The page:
Looking for clues at Copán
Clues to this collapse can be found at Copán, a Maya site in western Honduras. Copán was once a Classic Maya royal center, the largest site in the southeastern part of the Maya area. Covering about 29 acres, it was built on the banks of the Copán River on an artificial terrace made of close to a million cubic feet of dirt. Over time, people spread out from the central core and built homes in outlying areas that had formerly been used for crops. Copán's nobles built smaller, rival complexes on sites that were increasingly further from the core.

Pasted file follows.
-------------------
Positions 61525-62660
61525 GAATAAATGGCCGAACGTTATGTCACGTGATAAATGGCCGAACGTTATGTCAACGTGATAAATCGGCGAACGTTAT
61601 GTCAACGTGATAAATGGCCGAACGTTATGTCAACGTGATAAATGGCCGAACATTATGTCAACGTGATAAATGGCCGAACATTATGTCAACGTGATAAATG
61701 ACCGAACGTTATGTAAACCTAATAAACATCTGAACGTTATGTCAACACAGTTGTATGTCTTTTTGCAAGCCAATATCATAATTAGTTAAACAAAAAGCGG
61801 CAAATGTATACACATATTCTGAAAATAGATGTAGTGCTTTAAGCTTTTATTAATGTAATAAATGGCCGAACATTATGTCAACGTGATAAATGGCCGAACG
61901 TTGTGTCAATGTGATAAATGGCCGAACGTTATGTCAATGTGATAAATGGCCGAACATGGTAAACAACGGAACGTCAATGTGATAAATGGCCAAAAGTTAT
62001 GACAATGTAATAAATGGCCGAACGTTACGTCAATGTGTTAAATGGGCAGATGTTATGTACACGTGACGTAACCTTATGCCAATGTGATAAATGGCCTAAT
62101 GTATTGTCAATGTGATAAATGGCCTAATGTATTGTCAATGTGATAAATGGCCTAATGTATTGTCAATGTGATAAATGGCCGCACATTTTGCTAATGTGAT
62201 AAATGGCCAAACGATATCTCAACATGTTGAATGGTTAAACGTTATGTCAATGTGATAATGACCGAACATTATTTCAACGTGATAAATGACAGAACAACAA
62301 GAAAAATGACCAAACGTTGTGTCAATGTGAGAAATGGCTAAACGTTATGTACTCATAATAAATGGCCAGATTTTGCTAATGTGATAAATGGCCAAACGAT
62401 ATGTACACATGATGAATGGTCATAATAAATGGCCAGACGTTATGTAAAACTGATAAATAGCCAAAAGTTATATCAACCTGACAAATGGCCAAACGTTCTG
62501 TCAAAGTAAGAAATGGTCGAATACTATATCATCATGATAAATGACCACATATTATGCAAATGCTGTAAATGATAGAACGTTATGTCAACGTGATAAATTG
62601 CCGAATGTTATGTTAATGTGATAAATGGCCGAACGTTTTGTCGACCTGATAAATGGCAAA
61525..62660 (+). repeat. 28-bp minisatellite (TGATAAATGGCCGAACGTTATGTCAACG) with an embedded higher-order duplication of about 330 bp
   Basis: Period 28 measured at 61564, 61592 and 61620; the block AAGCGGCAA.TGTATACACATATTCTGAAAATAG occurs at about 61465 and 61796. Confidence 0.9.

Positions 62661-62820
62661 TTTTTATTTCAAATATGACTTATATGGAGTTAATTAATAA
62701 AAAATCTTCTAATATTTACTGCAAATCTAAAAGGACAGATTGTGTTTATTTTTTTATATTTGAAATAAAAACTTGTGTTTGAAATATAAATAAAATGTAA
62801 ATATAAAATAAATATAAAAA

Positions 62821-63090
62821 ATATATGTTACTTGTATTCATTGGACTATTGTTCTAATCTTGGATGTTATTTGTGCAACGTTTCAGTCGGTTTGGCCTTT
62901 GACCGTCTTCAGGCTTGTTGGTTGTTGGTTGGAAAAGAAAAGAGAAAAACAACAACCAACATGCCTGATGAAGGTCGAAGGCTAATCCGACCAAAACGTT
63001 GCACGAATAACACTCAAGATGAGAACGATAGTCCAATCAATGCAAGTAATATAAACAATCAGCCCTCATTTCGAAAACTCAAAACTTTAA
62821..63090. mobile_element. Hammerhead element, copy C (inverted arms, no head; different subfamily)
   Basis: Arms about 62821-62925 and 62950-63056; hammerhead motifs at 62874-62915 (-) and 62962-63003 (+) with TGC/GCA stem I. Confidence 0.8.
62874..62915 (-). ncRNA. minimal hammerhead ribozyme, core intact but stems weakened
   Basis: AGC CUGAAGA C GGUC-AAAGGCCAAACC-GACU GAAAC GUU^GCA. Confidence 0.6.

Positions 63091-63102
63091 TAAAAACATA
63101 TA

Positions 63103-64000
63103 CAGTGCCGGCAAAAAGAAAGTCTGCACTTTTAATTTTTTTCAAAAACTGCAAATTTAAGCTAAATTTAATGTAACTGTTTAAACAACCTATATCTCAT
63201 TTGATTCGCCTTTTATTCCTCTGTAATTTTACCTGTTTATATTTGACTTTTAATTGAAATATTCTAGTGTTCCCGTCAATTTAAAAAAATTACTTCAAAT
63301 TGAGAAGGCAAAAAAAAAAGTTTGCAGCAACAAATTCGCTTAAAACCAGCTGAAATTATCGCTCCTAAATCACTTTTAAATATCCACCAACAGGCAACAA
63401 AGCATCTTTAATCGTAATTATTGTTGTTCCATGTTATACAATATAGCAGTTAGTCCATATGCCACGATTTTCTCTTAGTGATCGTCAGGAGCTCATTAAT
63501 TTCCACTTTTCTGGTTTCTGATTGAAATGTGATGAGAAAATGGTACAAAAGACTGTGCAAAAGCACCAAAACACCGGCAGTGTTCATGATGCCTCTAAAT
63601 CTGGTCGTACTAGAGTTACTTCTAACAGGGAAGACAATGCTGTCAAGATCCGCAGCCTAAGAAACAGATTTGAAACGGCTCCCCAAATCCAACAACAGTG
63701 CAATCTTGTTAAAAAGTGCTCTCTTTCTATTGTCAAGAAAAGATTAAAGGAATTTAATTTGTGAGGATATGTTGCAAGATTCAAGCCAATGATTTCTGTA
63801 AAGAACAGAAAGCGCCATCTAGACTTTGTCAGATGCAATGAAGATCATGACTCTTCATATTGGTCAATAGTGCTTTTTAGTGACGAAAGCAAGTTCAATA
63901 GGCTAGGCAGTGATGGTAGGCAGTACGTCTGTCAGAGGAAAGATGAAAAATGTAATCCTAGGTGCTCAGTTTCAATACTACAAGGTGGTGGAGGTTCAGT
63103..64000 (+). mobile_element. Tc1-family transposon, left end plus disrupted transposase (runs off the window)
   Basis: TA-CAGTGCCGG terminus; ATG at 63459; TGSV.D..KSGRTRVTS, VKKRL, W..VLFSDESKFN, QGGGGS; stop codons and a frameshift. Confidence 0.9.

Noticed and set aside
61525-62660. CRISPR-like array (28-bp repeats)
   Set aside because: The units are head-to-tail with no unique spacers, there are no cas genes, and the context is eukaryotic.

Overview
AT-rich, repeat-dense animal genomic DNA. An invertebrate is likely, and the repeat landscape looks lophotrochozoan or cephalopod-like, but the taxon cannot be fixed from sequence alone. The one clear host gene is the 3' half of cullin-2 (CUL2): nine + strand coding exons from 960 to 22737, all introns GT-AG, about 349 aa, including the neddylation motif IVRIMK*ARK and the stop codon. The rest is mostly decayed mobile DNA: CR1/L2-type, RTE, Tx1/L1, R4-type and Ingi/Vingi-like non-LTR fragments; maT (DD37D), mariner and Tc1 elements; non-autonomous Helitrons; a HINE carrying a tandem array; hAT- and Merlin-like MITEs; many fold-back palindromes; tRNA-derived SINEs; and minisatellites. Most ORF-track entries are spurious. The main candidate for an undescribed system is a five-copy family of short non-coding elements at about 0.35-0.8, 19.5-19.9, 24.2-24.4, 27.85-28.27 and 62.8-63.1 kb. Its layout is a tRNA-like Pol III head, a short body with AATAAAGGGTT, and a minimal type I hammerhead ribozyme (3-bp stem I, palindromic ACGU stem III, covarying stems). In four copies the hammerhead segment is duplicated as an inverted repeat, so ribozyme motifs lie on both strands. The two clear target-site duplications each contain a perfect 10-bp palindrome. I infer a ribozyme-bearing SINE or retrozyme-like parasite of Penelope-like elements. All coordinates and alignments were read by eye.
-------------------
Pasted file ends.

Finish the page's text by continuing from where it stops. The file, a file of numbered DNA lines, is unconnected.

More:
In spite of its wealth, power, and size, Copán collapsed. No monuments seem to have been produced after A.D. 822. Does this mean that the collapse was sudden? Or is it possible that the society collapsed more gradually? To explore why Copán collapsed, try an archaeological activity and discover what scientists recently found when they examined the site.
What really happens when a society collapses? Can a society do anything to prevent a collapse? Find
out more in "Understanding Collapse."